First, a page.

Most bosses do not want 'Brexit bonfire' of employment law, survey concludes
Most employers believe a "Brexit bonfire" of employment law is not needed, offering support for measures such as working time regulations, parental rights and the minimum wage, a study has found.
A survey of more than 500 organisations found overwhelming backing for 28 areas of employment law ranging from unfair dismissal to rights for agency workers.
The Chartered Institute of Personnel and Development (CIPD) said its study also found broad support for legislation which originated in the EU.
Rachel Suff, employment adviser at the CIPD said the rhetoric around employment law did not match the reality.
She added: "While much has been written about the need to roll back important aspects of our employment law framework to free businesses of red tape, it is clear that businesses themselves recognise the value of employment protection.
"Many of these regulations exist to protect workers against exploitation, ensure they are paid a fair wage and prevent discrimination in the workplace and can help improve people management practices.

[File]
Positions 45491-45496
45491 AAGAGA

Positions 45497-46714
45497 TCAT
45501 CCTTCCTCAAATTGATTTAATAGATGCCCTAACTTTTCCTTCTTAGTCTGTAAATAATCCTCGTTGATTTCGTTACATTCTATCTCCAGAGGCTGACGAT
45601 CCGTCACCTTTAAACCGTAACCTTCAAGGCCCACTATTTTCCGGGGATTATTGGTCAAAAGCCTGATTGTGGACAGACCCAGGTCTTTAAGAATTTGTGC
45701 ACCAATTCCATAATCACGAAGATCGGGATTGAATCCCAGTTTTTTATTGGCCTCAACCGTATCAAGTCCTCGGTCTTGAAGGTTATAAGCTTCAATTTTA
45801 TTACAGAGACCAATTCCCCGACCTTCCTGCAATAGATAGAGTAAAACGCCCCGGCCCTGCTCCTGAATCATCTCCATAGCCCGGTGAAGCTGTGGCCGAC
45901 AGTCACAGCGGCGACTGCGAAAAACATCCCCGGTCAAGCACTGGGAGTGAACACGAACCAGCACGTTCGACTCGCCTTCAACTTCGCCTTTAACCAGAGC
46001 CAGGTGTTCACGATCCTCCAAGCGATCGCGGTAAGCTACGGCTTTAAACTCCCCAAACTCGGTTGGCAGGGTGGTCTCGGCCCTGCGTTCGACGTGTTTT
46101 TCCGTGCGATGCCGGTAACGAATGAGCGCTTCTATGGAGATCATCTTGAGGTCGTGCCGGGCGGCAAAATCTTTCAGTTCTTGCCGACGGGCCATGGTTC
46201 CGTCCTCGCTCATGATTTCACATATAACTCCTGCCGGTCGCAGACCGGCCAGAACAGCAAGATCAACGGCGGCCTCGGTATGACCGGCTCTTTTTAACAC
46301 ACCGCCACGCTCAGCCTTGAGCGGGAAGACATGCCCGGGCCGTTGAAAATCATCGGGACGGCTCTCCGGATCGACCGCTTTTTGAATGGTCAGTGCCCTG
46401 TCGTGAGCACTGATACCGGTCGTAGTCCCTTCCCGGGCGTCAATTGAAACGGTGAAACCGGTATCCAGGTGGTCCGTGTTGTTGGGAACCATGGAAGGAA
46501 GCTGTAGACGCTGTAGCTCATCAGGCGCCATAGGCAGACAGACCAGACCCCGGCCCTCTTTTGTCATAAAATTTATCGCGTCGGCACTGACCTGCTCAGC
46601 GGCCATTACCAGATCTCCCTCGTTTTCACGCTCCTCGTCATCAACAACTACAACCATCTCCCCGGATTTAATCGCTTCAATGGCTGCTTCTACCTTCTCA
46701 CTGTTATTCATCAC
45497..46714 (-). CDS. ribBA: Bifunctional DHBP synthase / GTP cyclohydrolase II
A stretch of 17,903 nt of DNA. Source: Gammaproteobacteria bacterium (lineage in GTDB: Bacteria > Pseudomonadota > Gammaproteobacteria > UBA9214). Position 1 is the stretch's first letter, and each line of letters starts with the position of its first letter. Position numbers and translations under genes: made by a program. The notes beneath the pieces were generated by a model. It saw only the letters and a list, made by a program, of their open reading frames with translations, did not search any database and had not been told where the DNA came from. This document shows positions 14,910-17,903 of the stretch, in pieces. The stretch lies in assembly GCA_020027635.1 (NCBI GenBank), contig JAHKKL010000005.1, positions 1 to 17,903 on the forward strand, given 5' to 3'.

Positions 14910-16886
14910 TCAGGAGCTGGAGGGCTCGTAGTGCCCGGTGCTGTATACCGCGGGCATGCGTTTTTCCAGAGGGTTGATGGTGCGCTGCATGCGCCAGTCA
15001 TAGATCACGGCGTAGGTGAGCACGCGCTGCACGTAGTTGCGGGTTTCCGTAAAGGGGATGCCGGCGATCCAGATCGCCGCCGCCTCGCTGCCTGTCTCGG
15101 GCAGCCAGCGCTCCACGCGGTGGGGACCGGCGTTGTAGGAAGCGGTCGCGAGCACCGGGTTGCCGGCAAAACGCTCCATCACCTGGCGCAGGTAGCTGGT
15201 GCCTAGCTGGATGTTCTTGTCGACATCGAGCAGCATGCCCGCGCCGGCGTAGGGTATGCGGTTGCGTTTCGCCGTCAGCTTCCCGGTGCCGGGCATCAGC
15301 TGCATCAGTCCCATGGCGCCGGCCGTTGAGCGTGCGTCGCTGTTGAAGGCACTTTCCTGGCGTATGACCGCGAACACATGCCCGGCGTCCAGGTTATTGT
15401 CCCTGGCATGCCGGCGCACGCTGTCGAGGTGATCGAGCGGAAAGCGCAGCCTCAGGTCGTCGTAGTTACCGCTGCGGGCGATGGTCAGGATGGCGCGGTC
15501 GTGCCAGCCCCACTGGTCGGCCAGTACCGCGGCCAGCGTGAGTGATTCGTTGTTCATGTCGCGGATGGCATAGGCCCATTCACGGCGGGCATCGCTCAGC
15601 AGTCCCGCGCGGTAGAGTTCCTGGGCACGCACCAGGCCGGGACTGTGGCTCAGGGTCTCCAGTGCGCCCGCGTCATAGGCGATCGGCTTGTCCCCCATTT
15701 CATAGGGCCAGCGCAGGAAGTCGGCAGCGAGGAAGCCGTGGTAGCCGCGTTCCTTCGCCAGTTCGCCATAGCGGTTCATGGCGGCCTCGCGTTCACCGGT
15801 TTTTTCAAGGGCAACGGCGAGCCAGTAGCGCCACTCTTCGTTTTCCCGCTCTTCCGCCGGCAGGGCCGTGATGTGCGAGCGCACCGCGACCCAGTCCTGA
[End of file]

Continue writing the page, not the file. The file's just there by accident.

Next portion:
"Even the more controversial aspects of employment law, such as the working time regulations, have broad support from UK businesses.
"As we debate the future of employment regulation, both in the General Election and in Brexit negotiations, it is vital that we don't throw the baby out with the bathwater by making sweeping changes to employment legislation that businesses may not want."
James Davies of law firm Lewis Silkin, which helped with the study, said despite the support, business felt some regulations needed to be clearer.
TUC general secretary Frances O'Grady said: "This research confirms that most employers don't want a bonfire of workers' rights.
"They recognise that rights at work are good for employment relations and staff well-being.
"Brexit must not be the starting gun for a race to the bottom on pay and conditions.
"The next government must ensure that protecting employment rights is at the heart of Britain's future trade deal with the EU."